The Wyoming Department of Environmental Quality is testing private wells in Hoback this week to find if benzene detected in Hoback Market's well is found in others nearby.
Benzene in Hoback Market's tap water measured 60 times the maximum allowed when the department tested it in March, and the agency says it came from the market's well. They said they are still looking for the source of the latest contamination.
Benzene is a compound found in gasoline and other sources that can cause cancer.
A new Bureau of Land Management report indicates that most of the groundwater contamination near Pinedale was not caused by the energy industry.
After petroleum products showed up in water wells in the Pinedale Anticline gas field in 2006, several agencies launched an investigation to figure out where the contamination was coming from. They concluded that some pollution occurred naturally, as gas seeped upward through geologic layers and into the groundwater. The report says other pollutants came from the process of drilling and installing water wells.
The Wyoming Oil and Gas Conservation Commission says it hopes to file a report about well bore integrity in Pavillion by the end of the year.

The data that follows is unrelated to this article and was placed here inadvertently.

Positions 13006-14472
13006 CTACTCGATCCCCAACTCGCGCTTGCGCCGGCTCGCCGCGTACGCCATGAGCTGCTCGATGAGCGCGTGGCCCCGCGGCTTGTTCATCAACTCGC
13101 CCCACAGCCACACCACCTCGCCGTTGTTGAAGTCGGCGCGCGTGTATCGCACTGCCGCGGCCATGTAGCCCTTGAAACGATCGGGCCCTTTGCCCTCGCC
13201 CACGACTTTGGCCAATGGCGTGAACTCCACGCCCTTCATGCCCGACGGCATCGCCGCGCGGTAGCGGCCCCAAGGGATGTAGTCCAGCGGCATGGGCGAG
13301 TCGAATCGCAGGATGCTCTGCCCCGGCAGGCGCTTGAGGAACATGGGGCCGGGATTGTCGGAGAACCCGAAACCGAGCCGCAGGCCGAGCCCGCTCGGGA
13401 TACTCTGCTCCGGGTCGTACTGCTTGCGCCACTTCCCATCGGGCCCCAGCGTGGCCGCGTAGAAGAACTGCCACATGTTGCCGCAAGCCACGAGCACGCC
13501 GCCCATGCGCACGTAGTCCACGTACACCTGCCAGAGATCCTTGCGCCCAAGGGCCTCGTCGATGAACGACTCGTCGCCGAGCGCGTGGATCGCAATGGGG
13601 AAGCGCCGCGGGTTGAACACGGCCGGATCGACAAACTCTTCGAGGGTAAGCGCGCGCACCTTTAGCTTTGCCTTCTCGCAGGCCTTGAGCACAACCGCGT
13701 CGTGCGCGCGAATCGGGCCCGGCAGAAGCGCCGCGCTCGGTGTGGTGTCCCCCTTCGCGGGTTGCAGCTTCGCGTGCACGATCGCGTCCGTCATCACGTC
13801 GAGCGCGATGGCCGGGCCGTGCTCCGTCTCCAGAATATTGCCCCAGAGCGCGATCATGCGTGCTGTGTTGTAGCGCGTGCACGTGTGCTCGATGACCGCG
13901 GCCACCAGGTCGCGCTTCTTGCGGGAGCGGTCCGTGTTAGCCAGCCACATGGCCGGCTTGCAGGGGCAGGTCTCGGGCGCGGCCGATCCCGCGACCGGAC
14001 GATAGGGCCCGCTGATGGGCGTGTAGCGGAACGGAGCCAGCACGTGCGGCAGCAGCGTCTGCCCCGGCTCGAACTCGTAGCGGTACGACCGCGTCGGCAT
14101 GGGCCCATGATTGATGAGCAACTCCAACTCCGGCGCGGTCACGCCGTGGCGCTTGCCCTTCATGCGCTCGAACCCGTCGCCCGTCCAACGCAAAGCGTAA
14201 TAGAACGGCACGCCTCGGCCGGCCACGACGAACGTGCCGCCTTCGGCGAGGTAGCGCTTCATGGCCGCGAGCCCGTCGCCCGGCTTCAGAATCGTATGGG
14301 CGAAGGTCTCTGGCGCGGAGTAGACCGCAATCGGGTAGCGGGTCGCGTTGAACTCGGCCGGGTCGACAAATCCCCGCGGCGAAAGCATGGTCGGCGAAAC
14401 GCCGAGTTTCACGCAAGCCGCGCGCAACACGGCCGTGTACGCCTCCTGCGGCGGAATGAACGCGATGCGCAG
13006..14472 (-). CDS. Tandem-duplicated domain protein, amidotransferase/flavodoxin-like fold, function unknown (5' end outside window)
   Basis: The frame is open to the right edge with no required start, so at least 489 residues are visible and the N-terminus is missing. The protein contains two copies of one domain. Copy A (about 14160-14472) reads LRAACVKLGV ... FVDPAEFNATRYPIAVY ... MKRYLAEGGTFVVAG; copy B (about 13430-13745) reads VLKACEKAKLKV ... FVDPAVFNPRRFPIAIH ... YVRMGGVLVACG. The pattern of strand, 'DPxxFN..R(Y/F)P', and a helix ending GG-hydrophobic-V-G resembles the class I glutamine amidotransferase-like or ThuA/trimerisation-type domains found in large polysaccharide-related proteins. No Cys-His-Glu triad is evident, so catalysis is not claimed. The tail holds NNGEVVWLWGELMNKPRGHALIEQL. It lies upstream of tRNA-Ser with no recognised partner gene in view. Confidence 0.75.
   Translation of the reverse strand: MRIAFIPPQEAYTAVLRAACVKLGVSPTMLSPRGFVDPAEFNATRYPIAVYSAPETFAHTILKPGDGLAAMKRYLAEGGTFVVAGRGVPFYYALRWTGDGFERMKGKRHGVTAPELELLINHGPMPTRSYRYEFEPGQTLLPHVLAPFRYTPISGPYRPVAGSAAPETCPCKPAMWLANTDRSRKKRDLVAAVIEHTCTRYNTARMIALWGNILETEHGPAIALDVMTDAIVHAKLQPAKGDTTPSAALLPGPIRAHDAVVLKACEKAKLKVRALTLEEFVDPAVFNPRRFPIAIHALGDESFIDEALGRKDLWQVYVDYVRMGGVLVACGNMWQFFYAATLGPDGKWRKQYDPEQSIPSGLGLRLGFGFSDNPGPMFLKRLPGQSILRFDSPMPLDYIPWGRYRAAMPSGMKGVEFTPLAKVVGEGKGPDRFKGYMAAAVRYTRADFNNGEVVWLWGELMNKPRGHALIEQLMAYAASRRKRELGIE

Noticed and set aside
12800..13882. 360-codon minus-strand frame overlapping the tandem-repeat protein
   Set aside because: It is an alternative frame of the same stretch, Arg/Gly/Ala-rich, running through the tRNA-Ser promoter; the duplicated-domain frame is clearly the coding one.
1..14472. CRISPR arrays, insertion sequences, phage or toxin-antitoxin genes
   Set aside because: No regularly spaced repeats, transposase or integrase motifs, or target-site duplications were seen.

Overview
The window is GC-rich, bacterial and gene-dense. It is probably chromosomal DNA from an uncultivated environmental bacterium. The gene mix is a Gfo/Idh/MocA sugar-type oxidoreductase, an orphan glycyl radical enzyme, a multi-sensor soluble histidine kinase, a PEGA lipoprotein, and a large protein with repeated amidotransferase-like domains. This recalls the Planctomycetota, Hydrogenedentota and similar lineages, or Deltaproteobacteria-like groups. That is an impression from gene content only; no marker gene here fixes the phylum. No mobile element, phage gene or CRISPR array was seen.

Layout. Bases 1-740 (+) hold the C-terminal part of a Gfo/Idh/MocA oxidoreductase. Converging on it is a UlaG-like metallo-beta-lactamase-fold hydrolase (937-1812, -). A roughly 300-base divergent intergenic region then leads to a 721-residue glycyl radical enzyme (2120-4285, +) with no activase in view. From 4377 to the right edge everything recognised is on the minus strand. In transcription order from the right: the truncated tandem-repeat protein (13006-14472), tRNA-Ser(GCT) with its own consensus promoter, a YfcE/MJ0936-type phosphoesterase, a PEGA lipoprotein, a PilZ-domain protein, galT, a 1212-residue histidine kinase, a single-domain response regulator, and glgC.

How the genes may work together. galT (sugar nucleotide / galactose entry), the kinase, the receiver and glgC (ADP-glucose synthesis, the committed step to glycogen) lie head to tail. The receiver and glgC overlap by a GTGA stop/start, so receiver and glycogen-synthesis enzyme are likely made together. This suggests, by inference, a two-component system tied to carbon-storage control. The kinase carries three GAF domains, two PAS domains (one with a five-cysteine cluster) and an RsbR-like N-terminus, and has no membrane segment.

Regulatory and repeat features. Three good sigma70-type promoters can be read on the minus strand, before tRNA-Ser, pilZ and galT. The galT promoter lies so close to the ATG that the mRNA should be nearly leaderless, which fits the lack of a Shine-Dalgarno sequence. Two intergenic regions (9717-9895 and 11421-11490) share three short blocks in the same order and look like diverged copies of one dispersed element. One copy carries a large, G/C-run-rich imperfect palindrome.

The report will be part of a larger effort to figure out the causes of groundwater contamination in Pavillion. The study will include a total of about 50 oil and gas exploration and production wells located within a quarter mile of 14 domestic water wells.
Governor Matt Mead says he trusts the Wyoming Department of Environmental Quality to deliver trustworthy results when it takes over the Pavillion water contamination study from the U.S. Environmental Protection Agency. A draft of the study initiated by the EPA was released in 2011 and tentatively linked groundwater contamination with fracking, something industry expressed skepticism about.
Mead says he’s not sure yet whether the state study will be peer reviewed once it’s completed.
A study found that if wastewater were injected into a deep portion of the Madison Aquifer, it could potentially contaminate drinking water supplies in other areas.
Encana Oil and Gas has asked for permission to dispose of brine and drilling waste in the aquifer. The company says it would inject the waste into an area where water quality is already poor and which is so deep that it would be an impractical source for drinking water, regardless.
Tomorrow, the U-S House of Representatives’ Energy and Environment Subcommittee will hear about the Environmental Protection Agency’s ongoing investigation of groundwater contamination in the town of Pavillion. However, Pavillion residents say they were not invited to testify.
In December the EPA released a draft report on its three-year water contamination investigation. It indicated that ground water in Pavillion’s aquifer contains compounds that are “likely associated with gas production practices, including hydraulic fracturing.”
In early November, a Texas-based company called Legacy Reserves LP announced that it would purchase oil and gas properties in Fremont County: primarily properties owned by Encana in the Pavillion area. Late last week, Legacy Reserves pulled out of the deal.